Time management is something most of us grapple with. If time is racing away from you and taking your energy with it, it’s time to make some changes in your life.
I’m an organised person, but time management hasn’t always been my strong suit. It’s only been the last few years that I’ve managed to find a middle ground between getting things done and having them perfect. I’m a prolific list maker, but I often get down when the list runs away from me and time disappears into a vortex. I run out of energy to keep up with my own good intentions.
But not so much anymore.
These days, I tend to have more of a routine and set aside chunks of time for tasks. Even with a family, casual work as a teacher and my website and business to run, I move these chunks around to fit my day. If I have interruptions, most of my chunks are small enough that I can move them to another day or let them go for a week.
Time management is now more my friend than my enemy. I’ve worked out some simple processes that help me stay in control, even when I’m feeling weary.
Do you feel like you’re a little mouse running on one of those wheels? I have to fight that feeling, so much!
Joe Matthews, Don Debolt and Deb Percival wrote “How to Manage Time with 10 Tips That Work” for Entrepreneur and describe a liberating way of thinking of time.
They explain that we either think of time as being “clock time” or “real time”.
Clock time is the exact seconds, minutes and hours our watch or clock records. You can’t stop it or speed it up. It’s not fixed. Real time is more of a perception. It’s how we can do something for hours but feel like time has flown by.
We have to be careful not to mix up real time with clock time and see a task for the amount of time it really takes up. That’s the root of my problem. I think about things in real time more than clock time.
I’ve had to learn to track the clock time to give tasks their real time value. Something that I enjoy might feel like it takes an hour, when it’s real time value is closer to two. Good time management starts with being realistic.
Time management tips
Once you’ve got your head around the concept of real time, you can start to claw back those lost moments. You can also deal with the overwhelm. Brigid Schulte wrote in her book, Overwhelmed, about her journey to discover just how much time was escaping her day through an unrealistic grasp of time. If you’re looking for a book to help you feel more in control at work and home, I recommend you grab it.
But if you need some immediate help, here’s five tips that have made the world of difference to me:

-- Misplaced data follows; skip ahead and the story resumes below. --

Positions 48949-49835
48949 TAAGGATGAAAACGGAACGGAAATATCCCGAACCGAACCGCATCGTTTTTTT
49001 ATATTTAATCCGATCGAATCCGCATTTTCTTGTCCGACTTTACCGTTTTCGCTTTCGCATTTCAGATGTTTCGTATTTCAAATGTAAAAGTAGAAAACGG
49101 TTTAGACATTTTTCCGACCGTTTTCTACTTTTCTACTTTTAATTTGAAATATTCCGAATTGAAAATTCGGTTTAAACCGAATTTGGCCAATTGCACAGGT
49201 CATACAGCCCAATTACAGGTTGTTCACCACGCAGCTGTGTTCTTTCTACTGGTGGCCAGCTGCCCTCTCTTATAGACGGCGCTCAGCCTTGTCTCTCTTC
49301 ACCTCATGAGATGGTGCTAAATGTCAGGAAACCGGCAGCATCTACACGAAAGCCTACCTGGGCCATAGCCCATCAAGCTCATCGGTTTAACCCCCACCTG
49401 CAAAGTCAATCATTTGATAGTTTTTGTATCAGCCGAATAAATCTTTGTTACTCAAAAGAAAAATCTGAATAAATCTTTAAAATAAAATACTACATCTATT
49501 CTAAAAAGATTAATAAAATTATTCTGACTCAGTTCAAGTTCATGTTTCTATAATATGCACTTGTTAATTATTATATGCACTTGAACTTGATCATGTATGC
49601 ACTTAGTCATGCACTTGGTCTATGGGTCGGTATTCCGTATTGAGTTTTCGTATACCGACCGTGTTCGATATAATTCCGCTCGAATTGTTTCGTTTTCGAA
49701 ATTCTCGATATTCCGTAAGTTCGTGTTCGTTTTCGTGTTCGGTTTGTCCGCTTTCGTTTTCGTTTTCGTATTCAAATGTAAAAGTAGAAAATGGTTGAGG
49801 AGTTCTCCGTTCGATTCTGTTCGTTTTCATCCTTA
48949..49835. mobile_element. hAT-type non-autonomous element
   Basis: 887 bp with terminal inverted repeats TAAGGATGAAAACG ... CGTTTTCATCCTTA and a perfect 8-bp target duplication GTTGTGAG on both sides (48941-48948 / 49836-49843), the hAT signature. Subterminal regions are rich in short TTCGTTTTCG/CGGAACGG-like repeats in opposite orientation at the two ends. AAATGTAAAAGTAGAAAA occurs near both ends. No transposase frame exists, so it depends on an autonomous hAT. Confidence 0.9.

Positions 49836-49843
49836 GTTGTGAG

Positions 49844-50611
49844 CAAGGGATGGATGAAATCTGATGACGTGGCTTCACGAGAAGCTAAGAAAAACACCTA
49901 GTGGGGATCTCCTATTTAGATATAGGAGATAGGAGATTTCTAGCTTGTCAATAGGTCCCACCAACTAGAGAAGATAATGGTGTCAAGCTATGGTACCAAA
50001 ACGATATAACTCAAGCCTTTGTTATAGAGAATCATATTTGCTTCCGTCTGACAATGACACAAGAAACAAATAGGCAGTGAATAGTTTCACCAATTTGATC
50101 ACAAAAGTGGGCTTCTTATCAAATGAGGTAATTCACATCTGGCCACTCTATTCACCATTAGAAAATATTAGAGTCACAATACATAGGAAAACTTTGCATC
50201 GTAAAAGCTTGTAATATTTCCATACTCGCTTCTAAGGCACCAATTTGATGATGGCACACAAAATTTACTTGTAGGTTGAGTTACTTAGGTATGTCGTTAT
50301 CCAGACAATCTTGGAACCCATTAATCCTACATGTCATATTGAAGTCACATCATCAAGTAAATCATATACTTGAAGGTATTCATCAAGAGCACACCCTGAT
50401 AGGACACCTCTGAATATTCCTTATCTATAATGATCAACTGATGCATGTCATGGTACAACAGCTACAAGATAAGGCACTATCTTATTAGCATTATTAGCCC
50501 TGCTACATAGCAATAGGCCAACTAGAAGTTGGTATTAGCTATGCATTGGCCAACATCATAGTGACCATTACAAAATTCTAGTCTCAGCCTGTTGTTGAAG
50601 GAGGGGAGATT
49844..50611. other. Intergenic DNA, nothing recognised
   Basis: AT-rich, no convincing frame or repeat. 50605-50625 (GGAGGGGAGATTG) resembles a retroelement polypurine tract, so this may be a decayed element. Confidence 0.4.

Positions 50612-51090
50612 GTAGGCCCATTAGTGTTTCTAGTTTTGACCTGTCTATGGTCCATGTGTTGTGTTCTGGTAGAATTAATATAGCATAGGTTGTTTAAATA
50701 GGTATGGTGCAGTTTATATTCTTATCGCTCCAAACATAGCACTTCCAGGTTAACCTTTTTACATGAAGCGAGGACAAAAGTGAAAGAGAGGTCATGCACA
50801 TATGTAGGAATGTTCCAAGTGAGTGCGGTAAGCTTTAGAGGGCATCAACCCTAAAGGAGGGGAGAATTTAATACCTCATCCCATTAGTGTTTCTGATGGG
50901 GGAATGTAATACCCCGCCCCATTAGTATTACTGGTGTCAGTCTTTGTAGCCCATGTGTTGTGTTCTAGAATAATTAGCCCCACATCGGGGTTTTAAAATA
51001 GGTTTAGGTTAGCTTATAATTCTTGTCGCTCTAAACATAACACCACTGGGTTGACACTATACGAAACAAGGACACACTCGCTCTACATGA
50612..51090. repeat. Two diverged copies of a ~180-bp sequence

- Keep track of what you spend time on. All the experts suggest if you’re running out of time, you need to work out what you’re spending it on. If you seem to get stuck online watching cat videos, then give Rescue Time a go to see how much you’re losing. For all your other tasks, keep a logbook for a week, like you would a food diary. Track all those little time suckers that you don’t even notice.
- Identify tasks you can chunk. Lots of things we do as parents and workers are individual tasks that take a set amount of time. Hanging the washing; 15 minutes. Cleaning up the kitchen and unpacking the dishwasher, 20 minutes. Sorting through the email inbox; 30 minutes. Writing a report; 1 hour. If you can identify all the tasks that you need to do in a month or week, you can then set aside chunks of time to get them done.
- Make use of dead time. It’s amazing what you can do while waiting in a queue or while something is downloading. Even 5 or 10 minutes will help you knock over one of your tasks.
- Make a plan for each day the night before. If you’re life is like mine, we’re in full steam by 6am. But my brain often takes a little longer to catch up. I like to make the most of my last minutes before bed to set things up for the next day. If I have work as a teacher, I’ll pack my bag. If I’m seeing clients, I’ll print out my list. For all my other little chunked tasks, I map them out on Sunday evening so I’m clear what I need to do in the week ahead.
- Say no. Everyone is hoping you’ll say yes, but it’s ok to say no when you need to. It’s also not necessary to answer every phone call right away or respond to texts within an hour. We need to fight this instant reply tendency our world is developing. Instead, use it as a prioritising strategy.
If that’s too much reading, check out this video I’ve made.
Time management is something that we can always work at improving. We often have to adjust our strategies for different seasons of life too.
What do you think about the concept of real and clock time? Have you got some time management tips you can share?